Q: What are the benefits you usually bring up to your students of studying other religions?

A: There’s a lot. One of the things is this: I think that the development of testimony is sometimes working through what you do believe, but also working through what you don’t believe. And sometimes those demarcations are better said through the comparison of other belief systems. You start to formulate what the boundaries are of your testimony, and once you start formulating those boundaries, then you can start to flesh out what your testimony really means.

The other thing is that sometimes we realize that we understand the principles of our belief by looking at similar principles of belief in other cultural constructs. So, sometimes what we believe is simply just defined and formulated by the situation. There’s a nugget of truth within it, but we don’t really understand what that nugget of truth is until we unpack it from its cultural context and see it in a different context. We may believe in prayer, but we don’t really understand what the absolute, essential principle of prayer is until we look at prayer in several different contexts.

You can say, “Oh well, you know, the canon isn’t as important in Buddhism because people don’t study it the way that we may study our standard works.” Then you have to ask yourself, “Well, do we really have a definition of scripture?” It could be that not only do we have this one volume of scripture that includes the four standard works, but we take our understanding of living prophets to its natural conclusion and say, “Well, no. Really, Conference Reports from 1840 all the way up to 2015—this is our canon, and it’s important for people to know it.” Well, then we’d have Latter-day Saints who’d say, “Well, yeah, I’m not going to read that.” Even if it is accessible to me now through digitization, it’s just too long. So how do I engage it? Do I engage it through a selection of specific parts of it? Or do I engage it as a whole through some sort of liturgical engagement because I believe it to be holy writ? Do I put it in some sort of ritual system? Then we have to start looking at what the actual, universal principles of scripture are and not just the ones that come out because of the characteristics of our current canon.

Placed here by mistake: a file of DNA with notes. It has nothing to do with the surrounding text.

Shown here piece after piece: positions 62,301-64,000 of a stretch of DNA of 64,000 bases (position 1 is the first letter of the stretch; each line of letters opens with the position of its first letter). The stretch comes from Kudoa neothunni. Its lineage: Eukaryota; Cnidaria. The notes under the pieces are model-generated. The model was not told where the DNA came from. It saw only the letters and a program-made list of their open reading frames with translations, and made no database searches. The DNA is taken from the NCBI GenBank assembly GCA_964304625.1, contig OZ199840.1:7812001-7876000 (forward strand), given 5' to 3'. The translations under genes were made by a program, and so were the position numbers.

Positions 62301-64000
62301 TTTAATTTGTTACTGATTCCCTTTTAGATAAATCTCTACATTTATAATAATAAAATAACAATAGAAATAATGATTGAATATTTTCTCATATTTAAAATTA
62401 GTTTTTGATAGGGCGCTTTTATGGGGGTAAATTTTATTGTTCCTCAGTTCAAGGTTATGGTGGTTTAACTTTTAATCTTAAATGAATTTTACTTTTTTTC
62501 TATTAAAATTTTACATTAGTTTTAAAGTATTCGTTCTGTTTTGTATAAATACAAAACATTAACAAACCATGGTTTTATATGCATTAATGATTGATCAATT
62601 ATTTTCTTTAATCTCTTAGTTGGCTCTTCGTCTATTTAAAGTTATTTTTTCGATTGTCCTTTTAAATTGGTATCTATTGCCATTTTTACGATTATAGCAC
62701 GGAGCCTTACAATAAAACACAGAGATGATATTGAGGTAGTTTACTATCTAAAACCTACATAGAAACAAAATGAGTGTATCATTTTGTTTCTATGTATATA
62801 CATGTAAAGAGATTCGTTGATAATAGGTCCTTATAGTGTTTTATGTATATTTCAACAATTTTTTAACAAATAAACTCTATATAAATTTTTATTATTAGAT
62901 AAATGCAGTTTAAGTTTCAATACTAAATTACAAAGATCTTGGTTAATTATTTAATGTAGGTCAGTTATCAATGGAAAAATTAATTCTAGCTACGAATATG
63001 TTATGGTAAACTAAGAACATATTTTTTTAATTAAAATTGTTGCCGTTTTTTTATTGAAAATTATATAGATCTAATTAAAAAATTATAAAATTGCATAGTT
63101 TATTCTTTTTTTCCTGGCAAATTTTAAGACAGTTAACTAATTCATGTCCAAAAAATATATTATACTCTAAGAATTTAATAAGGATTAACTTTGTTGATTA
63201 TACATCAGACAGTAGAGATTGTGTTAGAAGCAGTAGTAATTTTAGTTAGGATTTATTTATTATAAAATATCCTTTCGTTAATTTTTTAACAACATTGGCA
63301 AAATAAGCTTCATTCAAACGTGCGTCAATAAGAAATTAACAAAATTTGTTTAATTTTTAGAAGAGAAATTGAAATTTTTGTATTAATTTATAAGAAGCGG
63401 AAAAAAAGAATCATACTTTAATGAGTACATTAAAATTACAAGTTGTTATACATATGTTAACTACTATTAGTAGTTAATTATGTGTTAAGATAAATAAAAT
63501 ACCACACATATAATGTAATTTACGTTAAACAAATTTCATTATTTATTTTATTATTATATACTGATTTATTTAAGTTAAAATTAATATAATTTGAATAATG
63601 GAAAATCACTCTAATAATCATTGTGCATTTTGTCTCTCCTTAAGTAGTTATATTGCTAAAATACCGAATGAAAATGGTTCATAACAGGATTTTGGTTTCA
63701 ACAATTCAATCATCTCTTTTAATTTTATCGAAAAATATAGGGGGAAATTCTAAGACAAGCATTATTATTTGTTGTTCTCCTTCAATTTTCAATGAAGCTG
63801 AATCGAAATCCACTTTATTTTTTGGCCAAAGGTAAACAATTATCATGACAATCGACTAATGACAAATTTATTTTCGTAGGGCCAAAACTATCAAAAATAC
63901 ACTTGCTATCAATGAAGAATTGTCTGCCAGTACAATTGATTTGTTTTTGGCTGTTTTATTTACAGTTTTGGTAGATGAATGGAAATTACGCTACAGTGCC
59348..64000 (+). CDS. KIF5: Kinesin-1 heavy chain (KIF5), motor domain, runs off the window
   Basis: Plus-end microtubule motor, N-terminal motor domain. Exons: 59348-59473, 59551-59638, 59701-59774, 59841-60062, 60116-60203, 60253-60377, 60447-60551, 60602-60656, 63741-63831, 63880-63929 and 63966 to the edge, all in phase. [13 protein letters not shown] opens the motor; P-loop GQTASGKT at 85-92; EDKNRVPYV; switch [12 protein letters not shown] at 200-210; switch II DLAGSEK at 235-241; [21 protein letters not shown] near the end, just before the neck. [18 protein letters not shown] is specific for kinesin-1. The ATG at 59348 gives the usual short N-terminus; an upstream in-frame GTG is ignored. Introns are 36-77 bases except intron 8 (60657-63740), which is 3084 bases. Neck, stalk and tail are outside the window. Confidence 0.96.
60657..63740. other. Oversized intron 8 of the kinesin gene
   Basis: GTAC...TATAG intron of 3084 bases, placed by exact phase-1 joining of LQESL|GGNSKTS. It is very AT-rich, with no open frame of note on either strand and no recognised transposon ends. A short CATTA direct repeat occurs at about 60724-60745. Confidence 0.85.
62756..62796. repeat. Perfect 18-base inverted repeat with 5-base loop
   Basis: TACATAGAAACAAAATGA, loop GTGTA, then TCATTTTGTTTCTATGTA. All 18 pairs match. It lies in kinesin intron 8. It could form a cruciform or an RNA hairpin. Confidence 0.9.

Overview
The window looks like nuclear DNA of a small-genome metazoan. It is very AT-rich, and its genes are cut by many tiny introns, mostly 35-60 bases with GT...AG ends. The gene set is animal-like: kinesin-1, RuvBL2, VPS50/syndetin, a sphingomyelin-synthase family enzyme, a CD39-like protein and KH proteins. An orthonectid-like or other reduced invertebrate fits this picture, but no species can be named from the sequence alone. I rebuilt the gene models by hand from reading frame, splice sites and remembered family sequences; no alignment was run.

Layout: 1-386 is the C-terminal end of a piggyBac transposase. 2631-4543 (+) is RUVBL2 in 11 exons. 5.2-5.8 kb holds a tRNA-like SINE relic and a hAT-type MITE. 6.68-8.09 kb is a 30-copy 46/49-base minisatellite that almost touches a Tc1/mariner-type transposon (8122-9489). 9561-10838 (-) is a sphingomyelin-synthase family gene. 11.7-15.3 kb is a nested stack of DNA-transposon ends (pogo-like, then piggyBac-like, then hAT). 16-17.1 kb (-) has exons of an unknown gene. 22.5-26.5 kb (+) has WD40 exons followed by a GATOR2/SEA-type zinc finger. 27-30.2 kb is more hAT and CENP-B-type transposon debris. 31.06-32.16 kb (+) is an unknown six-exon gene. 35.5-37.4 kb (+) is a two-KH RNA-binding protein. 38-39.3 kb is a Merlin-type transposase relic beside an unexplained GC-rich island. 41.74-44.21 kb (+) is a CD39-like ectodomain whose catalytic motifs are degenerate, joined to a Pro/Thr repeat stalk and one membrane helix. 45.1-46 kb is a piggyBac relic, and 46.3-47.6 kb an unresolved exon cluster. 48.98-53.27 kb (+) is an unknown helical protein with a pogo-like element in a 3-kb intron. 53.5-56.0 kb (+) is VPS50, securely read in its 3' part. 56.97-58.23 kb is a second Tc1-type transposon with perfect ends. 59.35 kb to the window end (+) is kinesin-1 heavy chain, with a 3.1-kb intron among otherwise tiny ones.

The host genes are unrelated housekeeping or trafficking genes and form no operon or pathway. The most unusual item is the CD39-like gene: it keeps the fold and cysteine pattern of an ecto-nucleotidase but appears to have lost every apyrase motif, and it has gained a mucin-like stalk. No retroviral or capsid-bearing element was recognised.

Another benefit is that I really do think that it makes us just more generally and innately human, that we basically understand that people yearn for religion in possibly similar ways. Once we start looking at a society of fellow believers, then we start to, in a more genuine way, appreciate the benefits that religion brings to us in general and not just in our own tradition. And that’s becoming more and more important. This year a new report has come out that the religious divide is no longer sectarian. It’s between a group of fellow believers that believe that religion is an essential part of life and of society and those that just don’t. I think that comparative religion could create those kind of ties in those kinds of situations in which we can be closer to a family of fellow believers. That might be the safety that we need in order to perpetuate not only our own religious beliefs but the idea of the importance of religion in society in general. Those are just a few.

Q: Do you have anything else you would like to remark on?

A: I would certainly like to mention the book that we have coming out through Columbia University Press this year and say that that’s kind of the goal for the conference: publishing these things in a reputable UP. I always would want to give full credit and my thanks to the people that sponsored it. It wouldn’t be possible without Brent Top, Bob Millet, Thom Wayment, the RSC, Alex Baugh, and we can go on and on. But these individuals take this type of research seriously—not only take it seriously but are enthusiastic about supporting it. They’re the real story here.